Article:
Low termination rates on reverse mortgages reported

The first meaningful measurement of reverse mortgage performance, expected to be presented this month to select industry members, will reveal surprisingly low termination rates.

The Reverse Market Insight, Inc. “Industry Data Repository” includes information from four of the top 10 reverse mortgage originators in the country and six of the top servicers, according to John Lunde, RMI president, who told RMD that he is hopefully expectant of having seven originators in all on-board and providing data by year’s-end.

At that point, he anticipates being able to collect vital lifecycle information on “60 to 70 percent of [all] national production, which would be a major achievement,” said Lunde, adding that “anything over 50 percent would be a meaningful enough sample.” Besides, he notes, “there was nobody collecting [such] data on the reverse mortgage industry [as recently as] four years ago.”


A recent article by Darryl Hicks, Vice President, Communications, National Reverse Mortgage Lenders Association, noted that, “For 20 years, a void has existed in the reverse mortgage marketplace…while the industry’s largest players supported the idea of having a single data repository, nobody was focused on the data challenges of the industry…”

Lunde was reticent about revealing detailed findings in his forthcoming report ahead of time, but he did tell RMD that “one surprising thing I’ve seen [in the data] are very low termination rates,” i.e. the rates at which loans are being paid off (retired). It is a “phenomenon” that Lunde predicts will be “temporary. We’ll see a move within the next year closer to historical [higher] rates,” he said, noting that the current trend was a result of the broad “housing price correction” being experienced nationwide. “Folks are moving less and refinancing their reverse mortgages less,” he explains, adding that termination rates are less than half of what they were only two years ago.”

One servicer familiar with the repository put the average age of all reverse loans today at “more than seven and a half years.” This professional further explained the overall importance of the data gathering, noting: “It helps us know more about what a loan is worth relative to its potential age.”

Written by Neil Morse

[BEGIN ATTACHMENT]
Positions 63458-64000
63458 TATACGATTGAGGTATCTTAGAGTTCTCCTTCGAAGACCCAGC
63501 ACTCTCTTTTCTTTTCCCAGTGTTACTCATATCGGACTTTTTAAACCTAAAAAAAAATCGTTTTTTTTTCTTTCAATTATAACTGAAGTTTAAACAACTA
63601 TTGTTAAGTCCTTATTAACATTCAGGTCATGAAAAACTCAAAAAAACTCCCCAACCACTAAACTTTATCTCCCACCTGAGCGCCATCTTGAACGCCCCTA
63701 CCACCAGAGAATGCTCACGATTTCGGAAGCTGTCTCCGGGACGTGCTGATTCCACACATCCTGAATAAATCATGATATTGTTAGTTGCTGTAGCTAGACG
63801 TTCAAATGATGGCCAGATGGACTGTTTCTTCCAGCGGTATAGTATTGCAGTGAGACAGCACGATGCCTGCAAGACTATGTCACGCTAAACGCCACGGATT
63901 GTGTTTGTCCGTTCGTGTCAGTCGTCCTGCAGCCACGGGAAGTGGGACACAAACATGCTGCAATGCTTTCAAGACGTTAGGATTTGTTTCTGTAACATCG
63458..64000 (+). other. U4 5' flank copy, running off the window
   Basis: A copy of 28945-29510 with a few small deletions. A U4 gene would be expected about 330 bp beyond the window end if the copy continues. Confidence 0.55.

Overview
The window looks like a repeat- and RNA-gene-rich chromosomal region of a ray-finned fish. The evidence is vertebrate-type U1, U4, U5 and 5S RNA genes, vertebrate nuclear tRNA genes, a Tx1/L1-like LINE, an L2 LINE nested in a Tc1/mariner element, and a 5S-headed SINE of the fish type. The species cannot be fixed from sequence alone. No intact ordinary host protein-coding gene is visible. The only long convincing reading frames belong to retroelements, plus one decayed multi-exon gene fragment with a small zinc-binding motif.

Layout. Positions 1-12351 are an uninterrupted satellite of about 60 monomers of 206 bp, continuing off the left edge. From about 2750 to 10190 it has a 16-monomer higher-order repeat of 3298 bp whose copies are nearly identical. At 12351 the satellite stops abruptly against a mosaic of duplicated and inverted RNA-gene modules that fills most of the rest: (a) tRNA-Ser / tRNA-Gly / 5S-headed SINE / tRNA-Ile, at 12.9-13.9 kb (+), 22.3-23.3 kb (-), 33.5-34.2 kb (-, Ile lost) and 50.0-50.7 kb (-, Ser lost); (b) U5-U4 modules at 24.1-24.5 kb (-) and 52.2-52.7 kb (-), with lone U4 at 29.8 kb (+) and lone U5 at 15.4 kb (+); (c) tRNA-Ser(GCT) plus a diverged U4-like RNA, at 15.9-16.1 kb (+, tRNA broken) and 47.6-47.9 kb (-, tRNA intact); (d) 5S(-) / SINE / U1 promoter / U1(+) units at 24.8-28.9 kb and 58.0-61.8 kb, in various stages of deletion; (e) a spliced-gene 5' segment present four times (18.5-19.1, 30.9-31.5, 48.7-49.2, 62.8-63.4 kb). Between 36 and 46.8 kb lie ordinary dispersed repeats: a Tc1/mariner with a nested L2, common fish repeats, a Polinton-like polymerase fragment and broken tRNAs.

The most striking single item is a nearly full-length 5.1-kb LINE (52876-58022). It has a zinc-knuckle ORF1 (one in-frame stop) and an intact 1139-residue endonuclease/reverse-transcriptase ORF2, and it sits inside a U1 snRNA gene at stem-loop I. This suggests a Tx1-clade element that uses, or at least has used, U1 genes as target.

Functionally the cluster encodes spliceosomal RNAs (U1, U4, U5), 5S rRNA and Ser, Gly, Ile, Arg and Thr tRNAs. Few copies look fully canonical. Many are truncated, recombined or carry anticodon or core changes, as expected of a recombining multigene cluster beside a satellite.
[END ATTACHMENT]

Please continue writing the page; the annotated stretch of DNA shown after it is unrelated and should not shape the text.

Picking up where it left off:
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  • u201cOne servicer familiar with the repository put the average age of all reverse loans today at u2018more than seven and a half years.u2019u201d No doubt, Mr. Morse correctly cited the servicer; however, it is doubtful if the average age of an outstanding HECM is even close to 7 and one-half years. Since HECMs compose over 90% of all reverse mortgages, we will focus on this group of reverse mortgages and this group alone.rnrnTo understand why the quoted statement is suspect, one simply has to look at the endorsement information provided by HUD. HUD supplies this information month by month. The information I am using was taken from the NRMLA website which summarizes that information on a fiscal year basis. rnrnIf one simply multiplies all HECMs which have been endorsed by the number of years (using a simple half-year convention rule) since endorsement and divides that number by the total of all HECMs which have ever been endorsed, that average is barely above 4 years. If the terminations are skewed toward the oldest cohorts, that makes the average life of all outstanding HECMs even less. (A cohort in this comment means all of the HECMs endorsed in one federal government fiscal year which ends September 30.) rnrnFrom program inception to September 30, 2003, less than 13% of all endorsements which have ever occurred took place. That means over 87% of all HECMs endorsements occurred in the last eighty-four months (or 7 years). Through September 30, 2005, just over 25% of all HECMs ever endorsed had taken place in that 15 year span. In the last 3 years alone, more than 45% of all HECMs have been endorsed. rnrnIt is HIGHLY unlikely that more than 10% of all HECMs have terminated, if the average age at termination exceeds seven years. What the servicer being quoted mostly likely meant is that the average lifespan of HECMs currently being terminated is about 7 and one-half years; that seems likely but it is not what was stated.rnrnIt will be helpful to get accurate information. Speaking in overall averages with faulty assumptions is hardly the hallmark of a mature and sophisticated industry. I certainly hope that RMI will not keep this information to a small group of lenders but will open it up to the entire industry. If my conclusion is wrong, I certainly hope that either Neil or the servicer (by name or anonymously) will speak up.rn

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